Profile: Cyberecord Inc (CYRD.PK)
22 Sep 2014
CybeRecord, Inc., formed on February 17, 1969 under the name Flexi-Built Modular Housing Corporation, develops, manufactures, and markets a low-cost, high-speed automated microfilm scanner. The Company, which is a developmental stage company, is developing the ScanServer technology for creating images that can be transmitted across the Internet or placed on a server and made accessible by intranet. Users can select the standard image format they wish to use for their converted microfilm images, which are stored on a computer hard-drive. Among the standard image formats available are "tif," "jpg," and bit map files. The stored images can be cataloged, viewed, and transmitted electronically using standard "off-the-shelf" software. Initially, the Company expects to focus its marketing efforts most heavily on government agencies, banking, insurance, and title companies.
CybeRecord has developed key technology with the goal of creating a microfilm scanner that can automatically recognize individual images, locate the boundaries between images, and accurately convert images into digital form. The Company has been testing and refining its technology, but it cannot be certain that it has identified and corrected all the potential problems that could prevent ScanServer's hardware or software from functioning properly. The Company's ScanServer does not produce a computer file that can be edited as text or other types of data. The digital record is essentially an electronic picture of the original microfilm image. A converted image, if it consists of text, could, if a customer chose, be loaded into an optical character recognition (OCR) device or program. This step is not part of what ScanServer provides to its users, however. It would require customers to use separate applications with the necessary capabilities.
The Company's ScanServer incorporates two key software components that it believes will give its product a significant competitive advantage. The Company calls them "ImageFinder" and "ImageRestore." ImageFinder is designed to automatically detect and distinguish between images on microfilm. The Company tested ImageFinder in November 1999 using microfilm samples that included overlapping images and films that had different size images intermixed with each other. The Company's ImageFinder software partitioned the images on the test samples with 100% accuracy, without the need for operator intervention. The scanner also is intended to require minimal human supervision, so that the Company's customers will incur lower personnel costs and less work disruption than will other scanners. To accomplish this goal, the Company's scanner has to provide reliable, automatic image recognition. The Company's ImageFinder software is designed to meet this need.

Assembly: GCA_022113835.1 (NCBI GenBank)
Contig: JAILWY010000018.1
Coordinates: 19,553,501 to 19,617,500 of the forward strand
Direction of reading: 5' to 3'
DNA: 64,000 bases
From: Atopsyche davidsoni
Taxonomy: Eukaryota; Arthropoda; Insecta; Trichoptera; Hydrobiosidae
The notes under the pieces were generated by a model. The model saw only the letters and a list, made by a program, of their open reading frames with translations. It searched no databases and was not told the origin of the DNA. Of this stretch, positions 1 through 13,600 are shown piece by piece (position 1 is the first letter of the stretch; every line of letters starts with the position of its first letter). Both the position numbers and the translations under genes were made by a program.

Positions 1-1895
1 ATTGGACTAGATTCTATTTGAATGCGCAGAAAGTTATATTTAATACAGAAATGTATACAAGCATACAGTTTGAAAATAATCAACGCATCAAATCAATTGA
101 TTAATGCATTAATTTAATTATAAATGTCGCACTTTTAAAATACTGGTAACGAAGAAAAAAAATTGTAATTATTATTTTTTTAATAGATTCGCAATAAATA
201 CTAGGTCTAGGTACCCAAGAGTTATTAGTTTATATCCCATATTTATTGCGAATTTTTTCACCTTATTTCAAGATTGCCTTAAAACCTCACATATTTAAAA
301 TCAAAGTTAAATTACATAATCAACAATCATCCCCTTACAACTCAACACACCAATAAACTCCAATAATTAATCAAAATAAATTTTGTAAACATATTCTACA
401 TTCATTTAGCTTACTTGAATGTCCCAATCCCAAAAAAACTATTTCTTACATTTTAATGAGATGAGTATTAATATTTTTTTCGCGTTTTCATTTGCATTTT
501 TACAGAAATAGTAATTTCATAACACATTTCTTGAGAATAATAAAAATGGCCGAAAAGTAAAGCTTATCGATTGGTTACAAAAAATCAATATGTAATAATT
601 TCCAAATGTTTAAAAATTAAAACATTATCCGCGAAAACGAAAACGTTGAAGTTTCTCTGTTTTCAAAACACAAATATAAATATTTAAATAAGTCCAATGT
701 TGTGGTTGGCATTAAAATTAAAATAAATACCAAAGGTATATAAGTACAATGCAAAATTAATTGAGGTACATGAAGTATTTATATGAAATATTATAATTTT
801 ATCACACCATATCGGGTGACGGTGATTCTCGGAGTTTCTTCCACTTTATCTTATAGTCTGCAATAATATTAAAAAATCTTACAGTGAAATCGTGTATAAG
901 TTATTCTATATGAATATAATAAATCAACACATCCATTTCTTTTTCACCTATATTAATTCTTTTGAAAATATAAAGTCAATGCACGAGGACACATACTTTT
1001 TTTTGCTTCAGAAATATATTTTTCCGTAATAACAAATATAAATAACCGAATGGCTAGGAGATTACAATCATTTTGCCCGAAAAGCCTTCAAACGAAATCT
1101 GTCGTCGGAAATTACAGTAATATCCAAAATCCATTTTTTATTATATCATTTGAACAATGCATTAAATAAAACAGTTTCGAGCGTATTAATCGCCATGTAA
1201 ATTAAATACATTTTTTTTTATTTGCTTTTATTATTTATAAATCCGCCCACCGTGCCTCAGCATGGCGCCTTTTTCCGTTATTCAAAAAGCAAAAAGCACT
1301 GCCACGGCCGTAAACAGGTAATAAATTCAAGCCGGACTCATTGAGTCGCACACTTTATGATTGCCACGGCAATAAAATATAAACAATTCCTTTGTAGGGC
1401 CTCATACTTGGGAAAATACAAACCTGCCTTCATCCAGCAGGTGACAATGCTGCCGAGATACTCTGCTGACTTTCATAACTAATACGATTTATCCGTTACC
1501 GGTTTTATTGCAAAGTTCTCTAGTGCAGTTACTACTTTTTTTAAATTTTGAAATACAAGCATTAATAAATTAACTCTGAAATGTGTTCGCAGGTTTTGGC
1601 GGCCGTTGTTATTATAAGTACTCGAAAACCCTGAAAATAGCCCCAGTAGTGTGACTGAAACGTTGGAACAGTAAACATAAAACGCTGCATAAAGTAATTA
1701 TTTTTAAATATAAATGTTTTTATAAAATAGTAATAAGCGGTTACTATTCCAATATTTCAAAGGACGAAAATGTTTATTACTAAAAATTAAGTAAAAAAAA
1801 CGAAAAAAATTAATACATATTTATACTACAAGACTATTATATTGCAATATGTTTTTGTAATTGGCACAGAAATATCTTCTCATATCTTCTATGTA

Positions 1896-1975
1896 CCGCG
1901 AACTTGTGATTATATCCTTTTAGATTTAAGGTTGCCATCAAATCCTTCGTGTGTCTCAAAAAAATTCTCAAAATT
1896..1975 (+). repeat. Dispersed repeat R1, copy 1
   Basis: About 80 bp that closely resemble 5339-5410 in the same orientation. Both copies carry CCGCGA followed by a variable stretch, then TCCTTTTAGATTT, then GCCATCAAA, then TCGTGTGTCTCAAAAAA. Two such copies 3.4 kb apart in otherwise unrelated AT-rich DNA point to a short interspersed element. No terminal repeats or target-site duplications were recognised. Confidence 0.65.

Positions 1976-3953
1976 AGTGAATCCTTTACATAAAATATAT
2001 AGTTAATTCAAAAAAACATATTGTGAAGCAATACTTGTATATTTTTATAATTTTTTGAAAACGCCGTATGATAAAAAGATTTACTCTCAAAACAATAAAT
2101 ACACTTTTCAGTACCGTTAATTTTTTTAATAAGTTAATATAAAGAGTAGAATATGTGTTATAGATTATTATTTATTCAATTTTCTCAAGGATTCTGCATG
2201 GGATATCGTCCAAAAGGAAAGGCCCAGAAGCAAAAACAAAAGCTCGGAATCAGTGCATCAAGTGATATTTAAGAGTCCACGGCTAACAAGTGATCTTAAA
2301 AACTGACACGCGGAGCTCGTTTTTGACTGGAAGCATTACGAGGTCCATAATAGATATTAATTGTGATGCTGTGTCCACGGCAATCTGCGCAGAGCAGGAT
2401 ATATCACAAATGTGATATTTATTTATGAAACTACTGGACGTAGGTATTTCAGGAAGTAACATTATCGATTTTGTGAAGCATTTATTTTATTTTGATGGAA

The ScanServer's second key software component is ImageRestore. ImageRestore is designed to automatically restore contrast, clarity, and content to digital images produced from microfilm records. When the Company tested ImageRestore on a variety of microfilm samples, it obtained very good results. The images the Company tested not only had improved clarity, but extraneous marks such as scratches and specks had been removed.
Another advantage CybeRecord believes it can offer customers with ScanSaver is simplicity of use. The Company has designed ScanServer to be easy enough to operate to allow an unskilled clerk to use it correctly with minimal training. The Company's ScanServer is no more difficult to operate than a simple photocopier. A set of microfilm records is placed into the ScanServer, the operator chooses the copying options, presses the start button, and the ScanServer carries out the conversion process automatically. CybeRecord considers this is a significant improvement over other currently available scanners, which the Company believes are complicated and cumbersome to operate and require substantial training. The Company's ScanServer is designed to automatically detect even difficult images. If other scanners are less reliable in accurately and consistently recognizing individual microfilm images, they have to be much more closely attended because an operator has to manually check and compensate for any image recognition errors.
The Company believes that SunRise Imaging, Inc. and Mekel presently are the leaders in the microfilm scanner market. Fuji also offers a proprietary scanner limited to its own 16mm blipped roll film. Both SunRise Imaging and Mekel have recently been acquired by other companies.
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